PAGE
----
Chillin' at the Long Beach Bayou Festival
Louisiana culture and community was celebrated with kids activities, dance lessons, marketplace, food and music on June 21-22
Ricky Ricardo, Contributing Writer
The arrival of the Summer Solstice is greeted with plenty of fanfare. Case in point, the official start of Summer fell on the same day as the Long Beach Bayou Festival. The festival was held on Saturday, June 21 and Sunday, June 22 2014.
Published on LatinoLA: June 27, 2014
Former residents of Louisiana could attest to the fact that any event is a cause for celebration. Thousands gathered on the grassy knoll of the Rainbow Lagoon for the annual Long Beach Bayou Festival. Several of the musicians commented on our beautiful, Southern California weather.
The Long Beach Bayou Festival was a great day of family fun that celebrated Louisiana culture and community at a family friendly event with food, music, active dance lessons, kid's activities and a marketplace.
Any festival that celebrates Louisiana culture, one is sure to experience an amazing party atmosphere. The Long Beach Bayou Festival provided all of that and more.
The party got underway with the talented Jimbo Ross and his tight band on the Blues Stage. There was a lot of hip shaking and swaying as the group performed "Fiya on the Bayou," "No Longer Mixed Up and Confused," "I Put a Spell on You," followed by an equally dispensed portion of "Mojo Working." You owe it to yourself or someone special in your life a special treat to the wonderful sounds of Jimbo Ross. Check out his latest CD's- Steady Rollin' Man and Driven by the Blues from your favorite online music outlets.
Shari Puorto is a popular, local singer from Hermosa Beach. She contributed additional ingredients to the festivities during her time in the spotlight on the tunes "Funkafied Blues," "Out of My Mind," "Better Left Unsaid," "Home of the Blues," and "Fiya on the Bayou."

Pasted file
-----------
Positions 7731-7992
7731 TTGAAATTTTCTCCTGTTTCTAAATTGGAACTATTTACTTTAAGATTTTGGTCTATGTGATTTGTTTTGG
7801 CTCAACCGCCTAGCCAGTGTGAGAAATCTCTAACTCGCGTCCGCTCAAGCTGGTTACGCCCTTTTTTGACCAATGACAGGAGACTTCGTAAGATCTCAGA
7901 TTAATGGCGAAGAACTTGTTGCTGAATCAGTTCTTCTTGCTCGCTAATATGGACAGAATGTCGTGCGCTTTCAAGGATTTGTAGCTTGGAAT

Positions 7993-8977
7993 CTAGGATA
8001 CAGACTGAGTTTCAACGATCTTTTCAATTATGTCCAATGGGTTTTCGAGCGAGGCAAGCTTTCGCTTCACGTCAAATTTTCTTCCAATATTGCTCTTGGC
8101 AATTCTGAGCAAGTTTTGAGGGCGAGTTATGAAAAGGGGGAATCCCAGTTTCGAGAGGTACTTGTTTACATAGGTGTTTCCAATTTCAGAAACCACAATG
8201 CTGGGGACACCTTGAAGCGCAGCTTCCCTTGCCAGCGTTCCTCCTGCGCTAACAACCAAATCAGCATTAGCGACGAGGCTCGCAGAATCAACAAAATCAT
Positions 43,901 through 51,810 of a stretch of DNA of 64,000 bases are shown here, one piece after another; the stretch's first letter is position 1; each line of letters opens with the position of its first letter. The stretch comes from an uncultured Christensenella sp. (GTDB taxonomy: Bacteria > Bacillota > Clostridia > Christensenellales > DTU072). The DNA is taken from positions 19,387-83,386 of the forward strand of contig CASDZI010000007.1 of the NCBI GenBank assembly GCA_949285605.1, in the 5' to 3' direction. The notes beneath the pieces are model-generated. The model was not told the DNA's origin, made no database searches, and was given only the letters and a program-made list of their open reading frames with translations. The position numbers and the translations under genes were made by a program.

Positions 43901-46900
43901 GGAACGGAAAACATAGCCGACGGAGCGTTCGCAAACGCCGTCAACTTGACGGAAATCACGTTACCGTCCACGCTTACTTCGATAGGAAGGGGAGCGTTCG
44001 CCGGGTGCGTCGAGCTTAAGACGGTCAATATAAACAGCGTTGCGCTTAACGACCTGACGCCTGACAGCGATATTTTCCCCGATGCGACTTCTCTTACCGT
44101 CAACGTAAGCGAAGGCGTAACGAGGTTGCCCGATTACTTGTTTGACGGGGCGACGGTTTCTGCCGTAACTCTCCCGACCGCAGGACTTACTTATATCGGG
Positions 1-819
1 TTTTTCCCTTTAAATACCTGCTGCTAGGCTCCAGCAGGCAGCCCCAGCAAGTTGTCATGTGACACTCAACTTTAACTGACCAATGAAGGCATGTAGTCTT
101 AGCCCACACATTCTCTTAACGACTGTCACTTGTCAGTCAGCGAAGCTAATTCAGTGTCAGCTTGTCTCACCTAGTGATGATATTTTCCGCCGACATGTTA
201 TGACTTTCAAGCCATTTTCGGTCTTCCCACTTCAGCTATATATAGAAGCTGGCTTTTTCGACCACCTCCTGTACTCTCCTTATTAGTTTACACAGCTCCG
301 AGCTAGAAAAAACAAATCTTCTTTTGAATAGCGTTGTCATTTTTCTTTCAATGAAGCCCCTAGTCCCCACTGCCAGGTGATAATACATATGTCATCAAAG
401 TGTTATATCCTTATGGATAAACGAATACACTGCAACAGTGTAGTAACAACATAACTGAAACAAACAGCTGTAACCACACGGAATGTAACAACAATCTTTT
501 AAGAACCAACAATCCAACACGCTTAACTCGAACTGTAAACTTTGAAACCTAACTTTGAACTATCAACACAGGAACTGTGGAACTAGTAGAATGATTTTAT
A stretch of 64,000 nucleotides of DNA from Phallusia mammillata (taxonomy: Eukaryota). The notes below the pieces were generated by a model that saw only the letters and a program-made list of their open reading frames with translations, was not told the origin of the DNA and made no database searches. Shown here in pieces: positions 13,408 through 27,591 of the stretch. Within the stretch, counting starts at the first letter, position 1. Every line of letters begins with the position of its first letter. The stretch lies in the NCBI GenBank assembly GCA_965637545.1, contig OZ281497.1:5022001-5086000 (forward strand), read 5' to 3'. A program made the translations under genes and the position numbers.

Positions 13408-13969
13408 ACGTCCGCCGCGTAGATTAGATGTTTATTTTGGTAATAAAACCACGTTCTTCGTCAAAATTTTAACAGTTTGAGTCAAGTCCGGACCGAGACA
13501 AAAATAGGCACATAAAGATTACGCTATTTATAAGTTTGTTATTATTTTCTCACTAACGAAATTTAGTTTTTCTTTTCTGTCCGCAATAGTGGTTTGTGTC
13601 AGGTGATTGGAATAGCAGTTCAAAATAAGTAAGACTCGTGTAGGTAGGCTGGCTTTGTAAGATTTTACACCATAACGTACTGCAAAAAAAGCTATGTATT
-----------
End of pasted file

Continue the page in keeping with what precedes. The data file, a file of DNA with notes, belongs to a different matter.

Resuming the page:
Southside Slim was outstanding during his time slot. He performed an electrifying set of original tunes while setting off a flurry of pyrotechnics with some Chicago blues.
A huge crowd gathered at the Blues Stage for the set featuring Barbara Morrison with Al Williams. Barbara's captivating performance featured the tunes "Mr. Magic," "Let's Stay Together," "Black Eyes Blues," and the crowd favorite "They Call Me Sundial."
Delta Grooves Record Label brought of their heavy duty artillery in the form of the Delta Grooves All-Stars. This portion of the program featured Sugaray Rayford, Kid Ramos (pictured), Jackie Payne, Lynwood Slim, Kara Grainger, Steve Freund, and Randy Chortkoff. One can't go wrong with a group of musicians of this caliber and all leaders in their own right.
Day two got underway once again on the Blues Stage with Rich Parma. This is an ultimate, all around party band who entertained the crowd with some top-40 cover tunes. Floyd and the Flyboys and Rosa Lee Brooks mixed in some blues that we could use.
The show continued with Sonny Green and The Green Machine. Guitarist Lucky Lloyd opened the show by honoring two kings. He performed "Everyday I Have the Blues" by B.B. King and "I'll Play the Blues for You" by Albert King, with Lucky Lloyd setting it off on the guitar. Sonny Green thrilled the crowd with a set of old school blues on the tunes "Ain't That Loving You," "That's the Way Love Is," "Love & Happiness," and "Keep on Loving You" to name a few.
The 28 Annual Long Beach Bayou Festival concluded with a show stopping performance by Otis Taylor on the Blues Stage.
There were additional crowd pleasing performances by musicians on the Bayou Stage. Theo & Zydeco Patrol, San Diego Cajun Playboys, Mark St. Mary Louisiana Blues & Zydeco Band, Bonne Musique Zydeco, The Creole Belles, Blues Box Bayou Band, Jefferey Broussard & The Creole Cowboys and Sunpie & The Louisiana Sunspots. These artists added their own unique flavor of Cajun and Zydeco music that contributed to the large turnout and success of the 28th Annual Long Beach Bayou Festival.
The event was presented by Benoit Entertainment Group. A portion of the profits will benefit LALA (Louisiana to Los Angeles), a non-profit organization which raised educational funds for local youth to attend college.
Ricky Ricardo, Contributing Writer:
Ricky Ricardo is a Southern California based writer, music reviewer and photographer.